Perusing Equinox’s website and social feeds leaves one with the initial impression that, like Life Time, Equinox’s brand is built on inspiring its audience. It offers images of the kinds of body types that walk the red carpet, and dispenses the kind of life advice that can only be adhered to by individuals of a certain income bracket and lifestyle—the type of person who can drop $200 on a tiny pot of silver-infused moisturizer, and reads books for “high performers” in between bites of charred squid salad.
Upon closer inspection, however, Equinox’s brand isn’t about simply surrounding oneself with the finer things. Equinox’s brand is aspirational: a brand meant to push people to be the best versions of themselves by instilling an internal motivation within them.
Equinox’s brand is built on in its mission: “In everything we do, we create the possibility for people to maximize the potential within themselves.” By focusing its brand intently on the individual—and, specifically, by putting the onus on the individual to reach out and seize the opportunities that Equinox creates—Equinox empowers the individual to want to strive toward a better future for themselves.
Since its founding in 1999, Equinox has been rooted in the ideas of exclusivity and luxury. Although the company’s founders brought the brand’s first health club to life chasing visions of Equinox’s eventual ubiquity—betting that New Yorkers were unlikely to travel more than 10 blocks to work out—the organization’s first CEO Harvey Spevak took things in another direction.
At the start of his tenure, Spevak was quick to remove all mentions of the club from newspaper listings; Equinox was not to be mentioned with the likes of Gold’s Gym and LA Fitness. The company’s slogan—“It’s Not Fitness. It’s Life.”—originated shortly after, when the club remained open after the September 11, 2001 attack on the World Trade Center to “preserve a sense of ritual” for its members. Famed fashion advertiser David Lipman was one of the individuals who found comfort in the arms of Equinox that day; he and Spevak met to shape the direction of the brand’s marketing, which produced the aforementioned slogan and launched the company on its course to become more than simply a fitness brand.
This idea of Equinox as not just a gym, but a structure that shapes lives is one that has taken off among Equinox’s loyal customer base. Members visit an average of four times per week; the typical gym member only shows up twice a week. In a 2016 article about the club for GQ, writer Carrie Battan talks about her encounter with a member who chastises her for focusing solely on Equinox’s many amenities as the reason for its allure: “The journey of Equinox … the fitness journey, is a journey of self-discovery.”
Even Battan, herself a member who admits to choosing her trainer over her boyfriend “on more than one occasion,” jumped at the chance to experience the club’s top tier of its personal training program (Tier X), and reviewed the dramatic intake process—which included a posture test, a significant amount of time in an oxygen mask, and a 3-D, 360-degree body scan—with reverence. When the head of the program attempts to drill down into the reasoning behind her relatively rote fitness goal (to lose 10 pounds), she reports how “refreshing” it is for someone to “challenge” her vanity. “After all,” she writes, “this is why I signed up for Equinox in the first place: to make myself not just better-looking but also happier.” Battan is just one of the many who have joined Equinox not to post before and after pictures of a slimmer, more toned body. Instead, Equinox’s promise is rooted in the idea that, with enough hard work and perseverance, you can become a better you all around. That’s aspiration—a promise made by the brand, but one that the customer has to earn themselves.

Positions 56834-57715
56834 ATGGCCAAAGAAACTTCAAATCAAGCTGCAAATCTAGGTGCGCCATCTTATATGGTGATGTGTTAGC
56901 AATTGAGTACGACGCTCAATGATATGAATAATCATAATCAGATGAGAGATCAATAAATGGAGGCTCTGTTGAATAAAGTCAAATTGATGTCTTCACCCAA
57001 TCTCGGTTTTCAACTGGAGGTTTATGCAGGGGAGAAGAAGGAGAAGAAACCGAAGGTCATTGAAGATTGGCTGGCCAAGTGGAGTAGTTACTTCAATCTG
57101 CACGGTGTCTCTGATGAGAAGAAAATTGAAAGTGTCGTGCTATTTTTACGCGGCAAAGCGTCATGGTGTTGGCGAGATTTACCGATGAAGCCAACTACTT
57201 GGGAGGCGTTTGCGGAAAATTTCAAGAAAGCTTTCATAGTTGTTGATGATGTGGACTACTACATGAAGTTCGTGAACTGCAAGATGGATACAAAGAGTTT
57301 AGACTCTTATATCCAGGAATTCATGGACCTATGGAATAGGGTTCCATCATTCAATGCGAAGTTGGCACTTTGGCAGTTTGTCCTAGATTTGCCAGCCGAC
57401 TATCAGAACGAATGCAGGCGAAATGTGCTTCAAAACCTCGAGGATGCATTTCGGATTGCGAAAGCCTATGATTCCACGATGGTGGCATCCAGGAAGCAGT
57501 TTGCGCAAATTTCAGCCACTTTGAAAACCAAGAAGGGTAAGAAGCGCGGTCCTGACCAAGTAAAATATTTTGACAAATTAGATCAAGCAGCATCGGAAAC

Although the high price points at Equinox ensure membership has a level of exclusivity, the aspirational power of Equinox’s brand is strong enough to inspire even those of humbler financial means to join. In a piece on Medium comparing Equinox to a religious institution, one writer and Equinox devotee mentions that his one financial indulgence within an otherwise “shoestring budget” is his Equinox membership. “Equinox is a mecca for passionate urban achievers who wake up every day trying to become better versions of themselves,” he preaches. “Members will say their Equinox membership has made them a better citizen of the world.” It isn’t the chance to experience the Kiehl’s beauty products and chilled, eucalyptus towels that draws customers into the cult of Equinox; it’s that customer’s connection to the aspirational messaging that Equinox puts forth that keeps them paying exorbitant membership fees every month.
In addition to the aspirational nature of Equinox’s external messaging, the customer experience is similarly structured to reinforce the idea that the drive to improve should come from within. Unlike the community aspect inherent in Life Time’s customer experience, Equinox posts small placards that say “Silence is golden” around its clubs, which serve to establish “a sort of cold and anonymous individualism,” writes Benjamin Goggin for Business Insider. Nevertheless, he concedes, it isn’t off-putting: “Equinox caters to the individual who is striving toward a personal goal, and who prioritizes efficiency over community.”
Creating an inspirational brand is easy. What’s much more difficult is motivating people to aspire to be something greater, and take the action required to get there.
Although it’s far more difficult to instill that goal within the customer, and spur them to work toward it with the organization as their mentor, aspirational brands create deep and lasting connections with their customer bases—and they do this through investing in a clear, compelling brand narrative. Internally driven to right the wrongs in their world with the assistance of an aspirational brand, customers forge emotional connections with brands like Equinox, ones that not only engender a lifetime of loyalty, but also push those customers to want to share their incredible brand experience with their own networks—a gift to the world that keeps on giving.
Hannah is an associate at Woden. Want to stay connected? Add Hannah on LinkedIn, read our extensive guide on how to craft your organization’s narrative, or send us an email at email@example.com to discuss whatever your storytelling needs may be.